There is an unambiguous relationship between increasing levels of carbon dioxide in the atmosphere as a direct result of human activity and the increasing acidification of the oceans. This results from a well known chemical principle that carbonic dioxide (CO2) when dissolved in water (H2O) forms carbonic acid (H2CO3). This acidification has been implicated in the destruction of coral.
In a recent report in the journal Science, Doctor D. Shi from the Department of Geosciences at Princeton University has established a correlation between increasing acidity in the oceans and increased stress on phytoplankton. Phytoplankton is a fundamental part of the food web in the world’s oceans and, therefore, plays a key role in the life of the oceans. In addition they account for one-half of all oxygen production as a result of photosynthesis on the planet.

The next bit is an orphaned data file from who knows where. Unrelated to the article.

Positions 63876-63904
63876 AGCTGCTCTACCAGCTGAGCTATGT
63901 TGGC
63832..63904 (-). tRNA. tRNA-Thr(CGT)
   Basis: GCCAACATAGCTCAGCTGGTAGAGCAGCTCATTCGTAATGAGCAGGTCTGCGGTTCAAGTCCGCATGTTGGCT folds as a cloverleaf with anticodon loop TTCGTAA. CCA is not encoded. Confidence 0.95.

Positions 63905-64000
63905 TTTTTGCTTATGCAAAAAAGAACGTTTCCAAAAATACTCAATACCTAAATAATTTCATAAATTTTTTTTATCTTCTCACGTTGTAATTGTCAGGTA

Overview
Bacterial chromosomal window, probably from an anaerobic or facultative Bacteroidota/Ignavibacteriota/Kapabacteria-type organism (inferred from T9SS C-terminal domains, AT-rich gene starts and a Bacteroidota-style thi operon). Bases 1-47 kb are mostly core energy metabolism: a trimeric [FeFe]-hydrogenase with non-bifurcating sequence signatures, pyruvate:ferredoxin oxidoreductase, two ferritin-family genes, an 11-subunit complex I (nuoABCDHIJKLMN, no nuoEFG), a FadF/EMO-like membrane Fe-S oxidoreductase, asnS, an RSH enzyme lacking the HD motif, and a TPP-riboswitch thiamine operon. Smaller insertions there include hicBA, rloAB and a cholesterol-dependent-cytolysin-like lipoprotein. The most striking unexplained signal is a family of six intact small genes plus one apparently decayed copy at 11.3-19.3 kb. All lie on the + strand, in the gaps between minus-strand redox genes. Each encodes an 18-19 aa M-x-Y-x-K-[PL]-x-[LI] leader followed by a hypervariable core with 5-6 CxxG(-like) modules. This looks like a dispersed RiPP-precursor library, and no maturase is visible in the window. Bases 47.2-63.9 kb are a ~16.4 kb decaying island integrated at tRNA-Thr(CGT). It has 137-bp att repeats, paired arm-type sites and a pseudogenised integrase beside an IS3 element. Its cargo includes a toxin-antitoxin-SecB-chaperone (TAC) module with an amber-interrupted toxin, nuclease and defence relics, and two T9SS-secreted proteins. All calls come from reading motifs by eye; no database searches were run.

Doctor Shi and his colleagues have shown that acidification of the ocean places stress on phytoplankton populations by impacting the bioavailability of Iron. Iron plays a pivotal role in the metabolism of these organisms. This particular consequence of the ever increasing level of atmospheric carbon dioxide is certainly a cause for concern.
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